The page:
The two representatives, Justice P. N. Bhagwati and Christine Chanet, were briefed about the debate surrounding the activities of the Falungong in a meeting with the Secretary for Home Affairs W. K. Lam.
Speaking on local radio, Lam said he had taken the opportunity to "introduce to them the controversy surrounding the issue of the Falungong in Hong Kong.
"I adopted a factual and objective approach and I gave them a very brief background to the controversy," Lam said, adding he had told them to talk to other senior officials if they wished to obtain more information.
However, Bhagwati refused to comment on the matter to local reporters and answered simply that he would discuss it with the Secretary for Security Regina Ip and other senior officials.
The delegation is scheduled to meet other government officials, including Chief Executive Tung Chee-hwa and outgoing Chief Secretary Anson Chan, legislators and representatives of non-government organisations (NGOs).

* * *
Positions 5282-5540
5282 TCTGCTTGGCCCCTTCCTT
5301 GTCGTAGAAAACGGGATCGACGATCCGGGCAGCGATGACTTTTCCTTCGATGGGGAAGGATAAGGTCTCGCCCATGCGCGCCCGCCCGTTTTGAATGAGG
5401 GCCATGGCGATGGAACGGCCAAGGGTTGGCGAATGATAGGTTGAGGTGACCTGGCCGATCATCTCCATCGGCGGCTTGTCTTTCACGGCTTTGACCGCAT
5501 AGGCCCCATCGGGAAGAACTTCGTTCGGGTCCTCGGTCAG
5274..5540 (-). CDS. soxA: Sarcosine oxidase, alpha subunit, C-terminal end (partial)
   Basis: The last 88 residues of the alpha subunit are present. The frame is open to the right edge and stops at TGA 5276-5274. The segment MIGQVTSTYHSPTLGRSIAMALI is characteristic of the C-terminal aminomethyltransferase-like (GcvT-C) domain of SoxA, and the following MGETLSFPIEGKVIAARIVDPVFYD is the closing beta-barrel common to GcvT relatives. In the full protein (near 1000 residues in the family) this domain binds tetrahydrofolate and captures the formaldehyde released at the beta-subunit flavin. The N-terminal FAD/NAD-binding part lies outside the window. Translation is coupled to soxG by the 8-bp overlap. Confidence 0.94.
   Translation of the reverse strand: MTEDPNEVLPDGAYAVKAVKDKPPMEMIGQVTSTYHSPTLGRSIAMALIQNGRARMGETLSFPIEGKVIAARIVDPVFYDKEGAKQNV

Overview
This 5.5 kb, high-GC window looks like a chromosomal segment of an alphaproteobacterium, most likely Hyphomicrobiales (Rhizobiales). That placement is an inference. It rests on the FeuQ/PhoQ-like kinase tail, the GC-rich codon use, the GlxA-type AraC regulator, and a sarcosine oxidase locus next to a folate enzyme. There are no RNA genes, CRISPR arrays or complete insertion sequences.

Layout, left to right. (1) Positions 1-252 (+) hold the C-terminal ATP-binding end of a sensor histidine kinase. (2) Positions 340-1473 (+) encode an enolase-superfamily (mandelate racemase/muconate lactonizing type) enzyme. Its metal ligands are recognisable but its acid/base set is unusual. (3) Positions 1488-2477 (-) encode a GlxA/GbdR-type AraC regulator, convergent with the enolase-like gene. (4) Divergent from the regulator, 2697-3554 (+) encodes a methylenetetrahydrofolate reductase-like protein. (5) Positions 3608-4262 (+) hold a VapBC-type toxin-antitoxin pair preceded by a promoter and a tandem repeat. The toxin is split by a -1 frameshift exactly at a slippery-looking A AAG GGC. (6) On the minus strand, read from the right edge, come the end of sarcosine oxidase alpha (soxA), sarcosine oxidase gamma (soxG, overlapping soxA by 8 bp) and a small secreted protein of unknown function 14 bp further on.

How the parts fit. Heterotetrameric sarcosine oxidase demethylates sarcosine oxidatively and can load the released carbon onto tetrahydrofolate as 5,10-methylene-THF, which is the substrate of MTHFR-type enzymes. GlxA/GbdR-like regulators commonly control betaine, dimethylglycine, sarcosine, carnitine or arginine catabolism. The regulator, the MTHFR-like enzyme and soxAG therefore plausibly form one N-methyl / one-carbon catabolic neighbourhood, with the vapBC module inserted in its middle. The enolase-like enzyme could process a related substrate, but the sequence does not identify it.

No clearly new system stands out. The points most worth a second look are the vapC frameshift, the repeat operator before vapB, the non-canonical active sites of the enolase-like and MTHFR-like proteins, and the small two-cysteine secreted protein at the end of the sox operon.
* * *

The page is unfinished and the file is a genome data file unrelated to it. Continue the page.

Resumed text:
Speaking earlier, Bhagwati had said the committee's aims were primarily to obtain a rounded picture on the events in the territory.
"Ultimately this is a visit to acquaint ourselves with what is happening," he said.
Media reports had alleged the committee members also planned to visit local Falungong devotees, although Bhagwati said nothing had been decided.
However, a Falungong spokeswoman told AFP: "There are absolutely no plans to hold meetings with the delegation."
Tensions have been high since pro-Beijing supporters last week called for a ban on the sect here, which is already outlawed on the mainland, shortly after the group held an international conference where speakers criticised Beijing for its repression of the sect.
Calls for the implementation of anti-subversion laws here to curb the Falungong have allegedly split the government and seen human rights groups in the territory jump to the sect's defence.
Ip added fuel to the fire on Thursday by stating the government would be keeping close tabs on the group's movements.
The sect was banned by Beijing in July 1999 as an "evil cult" and the Communist leadership has stepped up a propaganda campaigan against it, after five alleged members tried to commit suicide by setting themselves on fire in Tiananmen Square last month.